Impala University’s Chief Development Officer, Deirdre Cochran, is at the top of her game and has every right to feel proud of her professional accomplishments. Instead, she is having nightmares. After five years in the top fundraising job she has recently finished a successful capital campaign that far exceeded its goal. Staff morale is high; the trustees are thrilled.
But at the gala victory celebration Impala’s President James Peters, the man who hired Deirdre and has become her friend and mentor, announced his retirement. Now, despite her accomplishments, she is worried about her future at the University. Deirdre knows that presidential transitions frequently result in the replacement of the CDO – one estimate she’s heard is that it happens about 60 percent of the time. She has had colleagues at other institutions who were summarily replaced by new leaders despite being very good at their jobs.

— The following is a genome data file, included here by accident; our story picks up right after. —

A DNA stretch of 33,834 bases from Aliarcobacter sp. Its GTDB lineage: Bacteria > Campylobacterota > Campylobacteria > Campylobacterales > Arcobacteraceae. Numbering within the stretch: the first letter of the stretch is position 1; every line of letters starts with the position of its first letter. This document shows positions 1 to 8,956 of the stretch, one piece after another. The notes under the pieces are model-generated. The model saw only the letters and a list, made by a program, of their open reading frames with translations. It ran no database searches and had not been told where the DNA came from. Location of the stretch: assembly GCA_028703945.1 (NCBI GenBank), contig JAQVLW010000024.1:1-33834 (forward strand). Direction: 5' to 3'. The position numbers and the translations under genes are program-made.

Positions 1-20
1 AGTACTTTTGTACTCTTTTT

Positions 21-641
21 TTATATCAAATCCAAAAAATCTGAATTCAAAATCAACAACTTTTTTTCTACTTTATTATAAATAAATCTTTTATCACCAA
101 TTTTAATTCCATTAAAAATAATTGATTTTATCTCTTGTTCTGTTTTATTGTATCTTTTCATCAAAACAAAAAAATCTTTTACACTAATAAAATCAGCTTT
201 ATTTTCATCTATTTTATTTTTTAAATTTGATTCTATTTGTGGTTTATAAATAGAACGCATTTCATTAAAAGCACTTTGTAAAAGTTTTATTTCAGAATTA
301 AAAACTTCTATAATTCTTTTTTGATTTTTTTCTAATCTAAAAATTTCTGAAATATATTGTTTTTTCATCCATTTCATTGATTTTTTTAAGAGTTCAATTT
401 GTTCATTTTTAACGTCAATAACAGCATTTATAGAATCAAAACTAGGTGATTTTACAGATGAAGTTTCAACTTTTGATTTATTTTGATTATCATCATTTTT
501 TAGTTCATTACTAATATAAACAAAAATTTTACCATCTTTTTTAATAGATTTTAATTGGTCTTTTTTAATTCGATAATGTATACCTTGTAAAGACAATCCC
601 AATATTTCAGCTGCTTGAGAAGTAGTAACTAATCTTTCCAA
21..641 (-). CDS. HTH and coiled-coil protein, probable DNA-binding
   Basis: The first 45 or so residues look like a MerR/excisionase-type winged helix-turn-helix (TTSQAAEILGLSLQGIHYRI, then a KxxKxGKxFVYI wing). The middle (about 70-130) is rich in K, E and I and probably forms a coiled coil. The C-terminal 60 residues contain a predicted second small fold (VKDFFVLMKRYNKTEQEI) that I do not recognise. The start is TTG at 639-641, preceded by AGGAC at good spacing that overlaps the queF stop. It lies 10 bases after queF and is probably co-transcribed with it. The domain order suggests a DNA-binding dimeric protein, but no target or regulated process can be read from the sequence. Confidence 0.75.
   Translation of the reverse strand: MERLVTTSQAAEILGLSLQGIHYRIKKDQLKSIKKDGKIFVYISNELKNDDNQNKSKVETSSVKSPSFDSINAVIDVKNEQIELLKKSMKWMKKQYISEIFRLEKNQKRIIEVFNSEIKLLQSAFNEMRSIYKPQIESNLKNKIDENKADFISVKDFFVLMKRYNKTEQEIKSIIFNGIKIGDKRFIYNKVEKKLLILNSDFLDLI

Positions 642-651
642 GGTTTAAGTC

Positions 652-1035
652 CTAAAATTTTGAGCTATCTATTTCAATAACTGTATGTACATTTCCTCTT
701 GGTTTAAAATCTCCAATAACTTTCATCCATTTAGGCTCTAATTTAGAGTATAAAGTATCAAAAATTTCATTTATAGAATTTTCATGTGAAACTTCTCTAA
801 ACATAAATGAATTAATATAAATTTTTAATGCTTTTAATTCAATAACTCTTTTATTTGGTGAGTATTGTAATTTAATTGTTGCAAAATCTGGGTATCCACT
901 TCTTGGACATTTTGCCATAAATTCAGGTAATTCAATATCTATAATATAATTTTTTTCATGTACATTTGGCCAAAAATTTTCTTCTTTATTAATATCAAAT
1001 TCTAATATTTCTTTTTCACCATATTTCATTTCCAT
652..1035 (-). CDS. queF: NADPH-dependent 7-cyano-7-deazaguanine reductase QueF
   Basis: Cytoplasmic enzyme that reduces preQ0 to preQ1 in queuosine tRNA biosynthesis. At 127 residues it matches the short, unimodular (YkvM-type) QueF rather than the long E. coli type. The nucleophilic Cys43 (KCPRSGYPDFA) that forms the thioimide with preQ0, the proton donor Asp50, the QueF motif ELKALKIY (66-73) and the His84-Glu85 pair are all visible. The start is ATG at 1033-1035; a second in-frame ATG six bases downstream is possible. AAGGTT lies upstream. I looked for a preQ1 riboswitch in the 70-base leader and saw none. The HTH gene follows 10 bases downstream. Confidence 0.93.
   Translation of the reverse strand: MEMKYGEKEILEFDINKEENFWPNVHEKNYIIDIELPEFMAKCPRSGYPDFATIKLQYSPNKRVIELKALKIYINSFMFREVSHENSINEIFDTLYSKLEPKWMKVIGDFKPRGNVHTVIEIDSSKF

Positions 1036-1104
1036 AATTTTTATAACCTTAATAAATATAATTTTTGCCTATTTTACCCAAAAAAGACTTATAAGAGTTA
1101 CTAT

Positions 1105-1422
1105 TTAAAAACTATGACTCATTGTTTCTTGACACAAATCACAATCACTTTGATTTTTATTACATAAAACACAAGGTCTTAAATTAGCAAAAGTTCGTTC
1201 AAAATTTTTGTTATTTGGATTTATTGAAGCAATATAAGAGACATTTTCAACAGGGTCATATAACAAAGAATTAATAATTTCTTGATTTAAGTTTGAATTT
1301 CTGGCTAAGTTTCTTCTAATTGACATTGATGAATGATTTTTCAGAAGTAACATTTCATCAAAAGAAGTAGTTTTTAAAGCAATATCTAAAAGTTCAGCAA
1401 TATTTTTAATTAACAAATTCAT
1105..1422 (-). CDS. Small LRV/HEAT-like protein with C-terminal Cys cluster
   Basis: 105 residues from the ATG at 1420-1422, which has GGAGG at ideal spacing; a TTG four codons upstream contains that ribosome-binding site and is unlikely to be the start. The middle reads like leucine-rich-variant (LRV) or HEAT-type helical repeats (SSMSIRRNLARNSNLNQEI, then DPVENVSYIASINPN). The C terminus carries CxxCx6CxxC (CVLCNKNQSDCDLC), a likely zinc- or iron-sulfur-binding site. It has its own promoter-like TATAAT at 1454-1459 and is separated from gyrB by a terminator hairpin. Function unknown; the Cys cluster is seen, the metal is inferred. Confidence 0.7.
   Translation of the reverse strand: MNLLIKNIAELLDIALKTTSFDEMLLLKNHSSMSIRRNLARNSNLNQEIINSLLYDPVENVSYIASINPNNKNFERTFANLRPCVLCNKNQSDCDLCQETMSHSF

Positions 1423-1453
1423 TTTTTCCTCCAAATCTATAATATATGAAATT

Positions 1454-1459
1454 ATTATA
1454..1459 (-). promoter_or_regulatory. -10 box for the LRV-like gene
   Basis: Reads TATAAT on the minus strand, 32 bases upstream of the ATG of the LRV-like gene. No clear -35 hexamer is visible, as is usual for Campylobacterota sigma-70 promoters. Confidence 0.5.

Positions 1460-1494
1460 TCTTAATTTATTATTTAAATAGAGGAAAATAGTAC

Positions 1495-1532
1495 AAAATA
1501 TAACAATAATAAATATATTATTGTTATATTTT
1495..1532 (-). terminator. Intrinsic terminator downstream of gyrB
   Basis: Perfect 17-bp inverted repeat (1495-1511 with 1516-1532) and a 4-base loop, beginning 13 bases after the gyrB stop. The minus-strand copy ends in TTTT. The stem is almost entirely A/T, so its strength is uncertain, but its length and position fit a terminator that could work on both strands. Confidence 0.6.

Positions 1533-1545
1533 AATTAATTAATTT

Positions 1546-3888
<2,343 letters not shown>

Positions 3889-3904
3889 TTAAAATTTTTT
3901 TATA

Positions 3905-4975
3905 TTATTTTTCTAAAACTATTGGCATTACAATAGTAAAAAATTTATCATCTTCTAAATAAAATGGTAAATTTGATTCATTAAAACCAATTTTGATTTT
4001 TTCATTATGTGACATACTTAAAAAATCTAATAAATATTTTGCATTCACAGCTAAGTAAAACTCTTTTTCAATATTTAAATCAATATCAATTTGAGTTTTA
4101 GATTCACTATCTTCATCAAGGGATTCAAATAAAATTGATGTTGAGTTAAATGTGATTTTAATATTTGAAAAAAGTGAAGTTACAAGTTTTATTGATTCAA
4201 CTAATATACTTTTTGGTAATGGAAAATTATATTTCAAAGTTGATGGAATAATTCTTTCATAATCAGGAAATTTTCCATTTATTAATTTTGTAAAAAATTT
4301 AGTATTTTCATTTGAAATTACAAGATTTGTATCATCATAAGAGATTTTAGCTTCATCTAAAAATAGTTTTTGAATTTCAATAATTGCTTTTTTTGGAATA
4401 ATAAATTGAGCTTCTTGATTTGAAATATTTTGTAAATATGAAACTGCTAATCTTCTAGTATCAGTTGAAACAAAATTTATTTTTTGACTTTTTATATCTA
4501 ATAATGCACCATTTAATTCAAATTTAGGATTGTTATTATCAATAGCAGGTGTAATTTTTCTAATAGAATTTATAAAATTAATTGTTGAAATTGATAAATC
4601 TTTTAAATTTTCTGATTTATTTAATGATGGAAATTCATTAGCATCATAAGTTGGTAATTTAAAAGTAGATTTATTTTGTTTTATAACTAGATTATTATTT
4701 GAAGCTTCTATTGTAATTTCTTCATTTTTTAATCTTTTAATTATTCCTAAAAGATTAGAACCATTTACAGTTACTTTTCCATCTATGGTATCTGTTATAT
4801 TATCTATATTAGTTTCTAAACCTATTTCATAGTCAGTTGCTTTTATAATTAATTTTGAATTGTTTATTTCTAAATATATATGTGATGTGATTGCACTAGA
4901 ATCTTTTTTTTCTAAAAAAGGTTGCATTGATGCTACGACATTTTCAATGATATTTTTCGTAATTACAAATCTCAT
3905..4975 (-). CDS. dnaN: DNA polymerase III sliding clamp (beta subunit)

Deirdre wants to stay at Impala. She believes that she has created a strong development and alumni relations team; the annual fundraising numbers show consistently impressive results. She has an extensive network of relationships with trustees and significant donors who like and respect her.
Deirdre’s concerns are justified, but she is not powerless.What might Deirdre do to improve her chances of retaining her job through the coming transition and developing a strong working relationship with the new president?
Torrey Helm counsels senior leaders about transition issues, including situations like this. There are no guarantees in life, but we can improve the odds of a positive outcome. Other members of our online community are free to chime in with comments, suggestions, and advice.